Does your procurement team need a mission statement?

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Most businesses use mission and vision statements to guide their actions, decisions, and culture. However, mission statements can also be used in the functional teams and business units of a company. These can give new purpose and identity to groups that may be undervalued or seen as a bureaucratic necessity rather than an advantage. Purchasing Managers, Ask Yourself: Do I Need a Mission Statement?

In the case of procurement, the realignment from reactive and transactional to strategic and intentional requires a common vision to be communicated and strategic goals to be aligned across the group. This is where the mission statement comes in.

Mission statements can be very helpful in rallying all team members, as well as those they support, around the unified vision and goals. In any process of developing a mission statement, it is essential to communicate and build buy-in within the affected group and with external stakeholders who may be affected. Understanding how change affects various groups such as finance, human resources, operations, and IT is critical to establishing alignment between the mission of purchasing and that of business units and the enterprise as a whole.

How can mission statements be made actionable and integrated into the team mindset?

Savings, diversity spend, and other quantitative factors will always be key metrics on the purchasing dashboard, but what about qualitative factors? And what about those “intangibles” that are often overlooked but often central to a procurement team’s mission?

Answers to the following questions will help define a procurement team’s mission statement, as well as identify needed improvements:

  • Does an organization go beyond purchasing and achieve successful collaboration with strategic partners?
  • Is the team sufficiently integrated into business decisions to identify opportunities that reduce demand or merge spending between business units to generate volume incentives?
  • Are TCO reductions factored into the working knowledge of the business operations team?
  • What does success look like and why?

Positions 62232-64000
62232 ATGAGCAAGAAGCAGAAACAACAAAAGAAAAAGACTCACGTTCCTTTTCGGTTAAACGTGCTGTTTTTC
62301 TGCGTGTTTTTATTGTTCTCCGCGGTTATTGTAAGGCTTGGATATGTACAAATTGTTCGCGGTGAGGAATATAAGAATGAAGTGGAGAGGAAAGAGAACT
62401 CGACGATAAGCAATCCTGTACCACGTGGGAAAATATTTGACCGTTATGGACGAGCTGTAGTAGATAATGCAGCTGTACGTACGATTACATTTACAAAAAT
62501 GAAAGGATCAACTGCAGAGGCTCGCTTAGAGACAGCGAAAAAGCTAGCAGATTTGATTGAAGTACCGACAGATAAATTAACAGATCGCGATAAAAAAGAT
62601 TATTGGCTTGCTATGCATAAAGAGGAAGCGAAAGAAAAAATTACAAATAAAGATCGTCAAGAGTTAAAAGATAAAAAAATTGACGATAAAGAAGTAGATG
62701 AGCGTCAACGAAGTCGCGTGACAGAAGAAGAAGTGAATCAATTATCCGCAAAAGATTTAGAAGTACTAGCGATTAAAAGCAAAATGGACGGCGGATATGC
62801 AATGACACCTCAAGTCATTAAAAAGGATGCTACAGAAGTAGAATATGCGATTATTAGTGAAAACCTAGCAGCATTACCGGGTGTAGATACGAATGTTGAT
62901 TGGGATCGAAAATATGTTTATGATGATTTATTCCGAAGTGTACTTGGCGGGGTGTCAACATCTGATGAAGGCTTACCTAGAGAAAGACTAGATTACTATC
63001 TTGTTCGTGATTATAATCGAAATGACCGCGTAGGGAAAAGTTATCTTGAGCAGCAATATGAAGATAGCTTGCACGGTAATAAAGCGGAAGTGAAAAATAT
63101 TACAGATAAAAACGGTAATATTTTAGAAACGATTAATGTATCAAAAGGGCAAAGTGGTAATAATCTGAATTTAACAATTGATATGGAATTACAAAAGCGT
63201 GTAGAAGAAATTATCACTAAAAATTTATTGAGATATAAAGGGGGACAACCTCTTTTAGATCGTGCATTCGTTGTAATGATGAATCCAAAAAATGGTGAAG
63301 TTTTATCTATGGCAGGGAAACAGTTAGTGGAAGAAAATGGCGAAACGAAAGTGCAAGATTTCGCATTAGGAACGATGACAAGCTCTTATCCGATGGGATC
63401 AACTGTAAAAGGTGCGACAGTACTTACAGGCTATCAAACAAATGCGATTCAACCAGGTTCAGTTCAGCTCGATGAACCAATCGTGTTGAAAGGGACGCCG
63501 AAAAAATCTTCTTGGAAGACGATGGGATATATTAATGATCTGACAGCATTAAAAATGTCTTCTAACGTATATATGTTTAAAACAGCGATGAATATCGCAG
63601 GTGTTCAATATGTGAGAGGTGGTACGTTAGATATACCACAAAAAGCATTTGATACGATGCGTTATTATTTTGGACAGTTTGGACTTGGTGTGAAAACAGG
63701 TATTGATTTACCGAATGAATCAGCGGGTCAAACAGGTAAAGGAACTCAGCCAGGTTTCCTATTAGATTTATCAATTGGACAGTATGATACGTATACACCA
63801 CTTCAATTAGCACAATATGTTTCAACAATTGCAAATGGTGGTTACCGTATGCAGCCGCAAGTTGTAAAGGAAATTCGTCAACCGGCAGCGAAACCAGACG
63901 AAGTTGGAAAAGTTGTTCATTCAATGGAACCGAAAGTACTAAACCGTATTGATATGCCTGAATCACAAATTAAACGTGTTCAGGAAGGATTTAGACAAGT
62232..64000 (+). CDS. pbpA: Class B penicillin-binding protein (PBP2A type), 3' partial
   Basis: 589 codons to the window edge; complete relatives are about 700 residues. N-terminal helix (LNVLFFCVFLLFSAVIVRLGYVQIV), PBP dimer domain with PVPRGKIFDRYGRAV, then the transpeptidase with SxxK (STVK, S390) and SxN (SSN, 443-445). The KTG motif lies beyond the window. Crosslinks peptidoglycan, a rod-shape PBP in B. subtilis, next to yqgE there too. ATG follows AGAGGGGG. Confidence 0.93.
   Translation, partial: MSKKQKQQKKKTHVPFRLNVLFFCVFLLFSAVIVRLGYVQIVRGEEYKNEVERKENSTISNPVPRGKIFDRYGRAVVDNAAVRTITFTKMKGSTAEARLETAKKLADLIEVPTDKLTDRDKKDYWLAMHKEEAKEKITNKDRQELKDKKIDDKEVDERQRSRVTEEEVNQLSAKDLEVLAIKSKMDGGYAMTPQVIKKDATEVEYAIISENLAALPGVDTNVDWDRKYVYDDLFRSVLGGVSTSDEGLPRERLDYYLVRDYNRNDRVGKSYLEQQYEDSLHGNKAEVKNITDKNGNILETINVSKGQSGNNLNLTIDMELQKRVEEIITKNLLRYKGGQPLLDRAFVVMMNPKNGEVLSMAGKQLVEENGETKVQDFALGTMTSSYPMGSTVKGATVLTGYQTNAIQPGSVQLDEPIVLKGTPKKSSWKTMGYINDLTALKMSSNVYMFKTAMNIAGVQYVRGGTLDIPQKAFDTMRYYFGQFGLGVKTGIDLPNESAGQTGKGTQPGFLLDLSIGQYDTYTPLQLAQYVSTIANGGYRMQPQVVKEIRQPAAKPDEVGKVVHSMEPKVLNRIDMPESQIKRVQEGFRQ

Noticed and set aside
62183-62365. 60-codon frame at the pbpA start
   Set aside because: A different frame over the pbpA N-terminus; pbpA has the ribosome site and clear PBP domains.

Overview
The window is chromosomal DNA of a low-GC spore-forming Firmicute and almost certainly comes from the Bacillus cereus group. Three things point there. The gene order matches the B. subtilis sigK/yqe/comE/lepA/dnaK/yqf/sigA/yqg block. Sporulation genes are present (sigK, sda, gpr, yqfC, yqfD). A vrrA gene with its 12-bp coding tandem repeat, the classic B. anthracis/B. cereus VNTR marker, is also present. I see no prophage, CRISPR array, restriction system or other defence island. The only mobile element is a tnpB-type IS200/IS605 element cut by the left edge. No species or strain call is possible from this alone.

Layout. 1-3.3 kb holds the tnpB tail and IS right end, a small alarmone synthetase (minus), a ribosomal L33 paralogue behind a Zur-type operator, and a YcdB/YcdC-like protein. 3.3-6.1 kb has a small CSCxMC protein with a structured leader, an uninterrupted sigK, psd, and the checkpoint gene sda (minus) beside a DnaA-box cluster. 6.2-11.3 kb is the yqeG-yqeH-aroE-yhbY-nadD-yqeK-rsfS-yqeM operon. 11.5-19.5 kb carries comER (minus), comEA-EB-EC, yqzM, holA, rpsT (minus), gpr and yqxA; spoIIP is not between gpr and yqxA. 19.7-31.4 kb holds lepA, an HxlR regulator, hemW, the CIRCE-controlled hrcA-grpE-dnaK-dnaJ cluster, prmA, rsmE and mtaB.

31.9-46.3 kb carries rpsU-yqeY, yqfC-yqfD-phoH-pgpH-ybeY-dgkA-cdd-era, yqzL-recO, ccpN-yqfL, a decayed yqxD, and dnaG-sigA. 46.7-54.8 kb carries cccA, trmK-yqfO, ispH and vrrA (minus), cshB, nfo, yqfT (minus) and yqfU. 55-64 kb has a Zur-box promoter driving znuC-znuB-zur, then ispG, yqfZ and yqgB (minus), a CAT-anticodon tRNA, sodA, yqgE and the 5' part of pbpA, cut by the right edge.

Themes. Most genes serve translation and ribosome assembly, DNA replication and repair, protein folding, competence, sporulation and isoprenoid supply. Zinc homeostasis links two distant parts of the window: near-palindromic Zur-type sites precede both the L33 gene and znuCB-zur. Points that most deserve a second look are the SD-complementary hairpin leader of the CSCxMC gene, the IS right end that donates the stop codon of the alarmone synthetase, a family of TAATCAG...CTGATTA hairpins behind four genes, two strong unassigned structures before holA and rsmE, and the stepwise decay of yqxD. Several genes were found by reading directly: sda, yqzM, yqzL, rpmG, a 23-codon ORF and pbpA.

• What indicators will be clear once the organization has achieved its objectives?
  • What new functions has the organization adopted in an ideal future state?
  • What are the current challenges to overcome?
  • Do we measure success in dollars saved or in social responsibility? Or do we measure success by something quite different?

Once a roadmap is established to address the gaps highlighted by the previous questions, the end state goals can be used to create the team’s mission and vision – which not only serve as a guide. towards the ideal state, but also a source of inspiration and focus when the team inevitably struggles to move forward.

These concepts can be applied to procurement teams ranging from 2 to 200 employees. Regardless of the size of the team, a common understanding of the team’s purpose and identity, as articulated in a mission statement, provides the motivation and focus necessary to enable the team achieve its goals and continue to grow.

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Author Jordan Dailey is a procurement consultant for ProcureAbility.

Jordan dailey

Jordan Dailey (Photo by ProcureAbility)

He joined ProcureAbility in 2019 and has been able to apply his organizational development and supply chain management expertise to help his Fortune 500 clients.

Prior to joining ProcureAbility, Jordan worked in international trade and logistics.

He holds a BS in Organizational Development and an MBA specializing in Supply Chain Management from the University of Houston.


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